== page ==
Contrary to popular opinion, the government did not to raise prices of non-national brand cars to support the national car project. The reason why the RM18,000 Proton Saga was priced about 20 per cent lower than an equivalent Nissan Sunny 130Y and a Toyota Corolla was because as a national car, the Saga was exempted from paying import duties on the Completely Knocked-Down (CKD) kits, which the locally assembled Sunny and Corolla had to bear.
The rapid appreciation on the Japanese Yen and German Deutsche Mark in the late '80s, followed by the drop in the value of our Ringgit in the late '90s, was also another factor that pushed prices of non-national brands upwards.


This set the precedence for highly-priced non-national cars, a reality that continues until today. To understand the mechanics behind car prices, read our two-part post Explaining The Mystery Behind High Car Prices in Malaysia.

In the early days of Proton, the management team was headed by three Japanese gentlemen from Mitsubishi Motors Corporation. The MD, Kenji Iwabuchi was assisted by Head of Business Division, Katsuharu Asao and the Head of Corporate Planning, Kyo Fujioka.
Ten years after Proton was established, the government would repeat the same formula by inviting Daihatsu on-board to establish Perusahaan Otomobil Kedua Sdn. Bhd. (Perodua).

The company is a joint venture between Daihatsu Motor Co. Ltd. (20 per cent), UMW Corporation Sdn. Bhd. (38 per cent), MBM Resources Bhd. (20 per cent) and several other smaller Japanese and Malaysian companies.

Using an early generation Daihatsu Mira as a donor car, Perodua launched its first model, the Kancil on August 29th1994, two days before the National Day celebrations.

Perodua has since come a long way to become Malaysia's most popular car brand, surpassing even Proton. The company's formula for success is simple - to achieve the highest possible cost and manufacturing efficiency by focusing only on three core models, and to continuously improve them to appeal to the widest possible group of car buyers.

Today, Malaysia is the third largest car market in the ASEAN region.

On behalf of everyone at LiveLifeDrive and iCar Asia, Happy Malaysia Day to all! Watch our LLD Malaysia Day Special video as we trace the path taken by the late Tunku Abdul Rahman in declaring our independence.

http://www.livelifedrive.com/malaysia/news...motive-industry
SUSpear1000
post Sep 14 2013, 07:23 AM

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History? Buy and copy mitsubishi then Buy and copy mitsubishi then Buy and copy mitsubishi then Buy and copy mitsubishi..

Then malaysia boleh !!! rclxm9.gif
TSruffstuff
post Sep 14 2013, 07:23 AM

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QUOTE(pear1000 @ Sep 14 2013, 07:23 AM)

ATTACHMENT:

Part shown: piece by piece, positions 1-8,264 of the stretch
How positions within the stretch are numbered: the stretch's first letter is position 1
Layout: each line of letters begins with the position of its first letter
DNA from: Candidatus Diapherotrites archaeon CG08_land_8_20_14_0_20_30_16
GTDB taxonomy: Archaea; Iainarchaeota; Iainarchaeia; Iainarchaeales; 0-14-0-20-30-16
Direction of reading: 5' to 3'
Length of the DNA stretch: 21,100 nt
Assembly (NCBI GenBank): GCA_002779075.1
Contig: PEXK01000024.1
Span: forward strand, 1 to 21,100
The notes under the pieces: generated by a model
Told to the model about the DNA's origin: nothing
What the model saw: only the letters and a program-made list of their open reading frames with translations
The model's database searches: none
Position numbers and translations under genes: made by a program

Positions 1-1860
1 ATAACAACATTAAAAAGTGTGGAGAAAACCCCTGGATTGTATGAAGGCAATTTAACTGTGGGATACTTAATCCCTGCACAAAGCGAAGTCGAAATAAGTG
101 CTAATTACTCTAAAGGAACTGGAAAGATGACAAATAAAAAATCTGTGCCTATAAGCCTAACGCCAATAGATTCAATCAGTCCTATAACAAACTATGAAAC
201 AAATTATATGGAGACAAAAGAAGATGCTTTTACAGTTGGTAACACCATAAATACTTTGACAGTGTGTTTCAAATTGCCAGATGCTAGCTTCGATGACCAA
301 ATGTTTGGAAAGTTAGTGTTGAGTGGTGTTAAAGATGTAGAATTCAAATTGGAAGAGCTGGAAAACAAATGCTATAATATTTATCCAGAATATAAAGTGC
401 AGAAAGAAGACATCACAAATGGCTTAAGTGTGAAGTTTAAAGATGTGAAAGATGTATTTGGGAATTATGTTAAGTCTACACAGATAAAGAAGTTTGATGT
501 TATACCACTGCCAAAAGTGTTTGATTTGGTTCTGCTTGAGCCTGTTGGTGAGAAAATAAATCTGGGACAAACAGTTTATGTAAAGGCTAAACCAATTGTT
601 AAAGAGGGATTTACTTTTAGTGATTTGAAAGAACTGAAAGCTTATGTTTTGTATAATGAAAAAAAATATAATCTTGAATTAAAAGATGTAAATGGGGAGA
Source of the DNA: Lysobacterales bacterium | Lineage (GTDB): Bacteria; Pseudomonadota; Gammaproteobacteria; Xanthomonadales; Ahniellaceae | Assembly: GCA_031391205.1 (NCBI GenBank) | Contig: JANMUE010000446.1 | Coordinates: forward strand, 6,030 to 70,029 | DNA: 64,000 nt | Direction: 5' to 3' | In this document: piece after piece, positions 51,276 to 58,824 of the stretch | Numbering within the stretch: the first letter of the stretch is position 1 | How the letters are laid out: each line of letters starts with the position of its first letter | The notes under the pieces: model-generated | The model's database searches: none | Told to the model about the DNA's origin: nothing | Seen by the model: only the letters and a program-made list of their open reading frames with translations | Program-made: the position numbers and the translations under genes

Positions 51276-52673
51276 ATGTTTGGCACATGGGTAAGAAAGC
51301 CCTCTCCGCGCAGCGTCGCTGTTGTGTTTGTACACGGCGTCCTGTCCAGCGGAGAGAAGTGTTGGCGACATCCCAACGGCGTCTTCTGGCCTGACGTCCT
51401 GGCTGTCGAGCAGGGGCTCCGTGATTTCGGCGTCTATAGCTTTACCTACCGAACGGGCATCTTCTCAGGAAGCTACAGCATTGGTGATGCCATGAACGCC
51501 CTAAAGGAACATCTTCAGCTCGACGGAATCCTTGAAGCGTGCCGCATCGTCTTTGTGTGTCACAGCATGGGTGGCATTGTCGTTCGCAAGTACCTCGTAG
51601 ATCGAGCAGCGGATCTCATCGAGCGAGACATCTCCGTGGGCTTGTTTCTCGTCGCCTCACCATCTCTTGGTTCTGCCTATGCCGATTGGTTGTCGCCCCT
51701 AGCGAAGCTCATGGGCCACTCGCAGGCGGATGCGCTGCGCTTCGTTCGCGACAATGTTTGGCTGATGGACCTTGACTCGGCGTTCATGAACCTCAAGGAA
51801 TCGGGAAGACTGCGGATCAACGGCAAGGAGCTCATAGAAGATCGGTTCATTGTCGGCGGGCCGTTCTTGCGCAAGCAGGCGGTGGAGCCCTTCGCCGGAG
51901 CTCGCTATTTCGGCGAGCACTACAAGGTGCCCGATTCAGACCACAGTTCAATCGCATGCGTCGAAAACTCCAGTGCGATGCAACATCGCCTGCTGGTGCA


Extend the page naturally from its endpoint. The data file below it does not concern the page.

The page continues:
History? Buy and copy mitsubishi then Buy and copy mitsubishi then Buy and copy mitsubishi then Buy and copy mitsubishi..

Then malaysia boleh !!! rclxm9.gif
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tak baca terlalu panjang? I understand.
CKKwan
post Sep 14 2013, 07:29 AM

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The title of this article should read "The history of blood and tears of car buyers in Malaysia began since 1983".
TSruffstuff
post Sep 14 2013, 07:31 AM

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QUOTE(CKKwan @ Sep 14 2013, 07:29 AM)
The title of this article should read "The history of blood and tears of car buyers in Malaysia began since 1983".
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Why 1983? Tak baca ke? Before Proton and after Proton non-proton car prices is the same as far as the tax structure goes.
CKKwan
post Sep 14 2013, 07:40 AM

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QUOTE(ruffstuff @ Sep 14 2013, 07:31 AM)
Why 1983? Tak baca ke? Before Proton and after Proton non-proton car prices is the same as far as the tax structure goes.
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Greatest joke of the day.

Nobody can deny that the tax structure is changed because of proton.
TSruffstuff
post Sep 14 2013, 07:44 AM

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QUOTE(CKKwan @ Sep 14 2013, 07:40 AM)
Greatest joke of the day.

Nobody can deny that the tax structure is changed because of proton.
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Give me the source pls. whistling.gif
izutaisa
post Sep 14 2013, 07:44 AM

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QUOTE(ruffstuff @ Sep 14 2013, 07:23 AM)
tak baca terlalu panjang? I understand.
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people with low count of brain celss is liddat one

This post has been edited by izutaisa: Sep 14 2013, 07:45 AM
SUSpear1000
post Sep 14 2013, 07:56 AM

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QUOTE(ruffstuff @ Sep 14 2013, 07:23 AM)
tak baca terlalu panjang? I understand.
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If short abit then i will read..

The article so long..same like proton like to copy paste..
matmoto5125
post Sep 14 2013, 08:02 AM

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Great article sharing, TS.

Btw, expect more trolls/retards in this thread due to TL;DR syndrome.
CKKwan
post Sep 14 2013, 08:22 AM

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QUOTE(ruffstuff @ Sep 14 2013, 07:44 AM)
Give me the source pls.  whistling.gif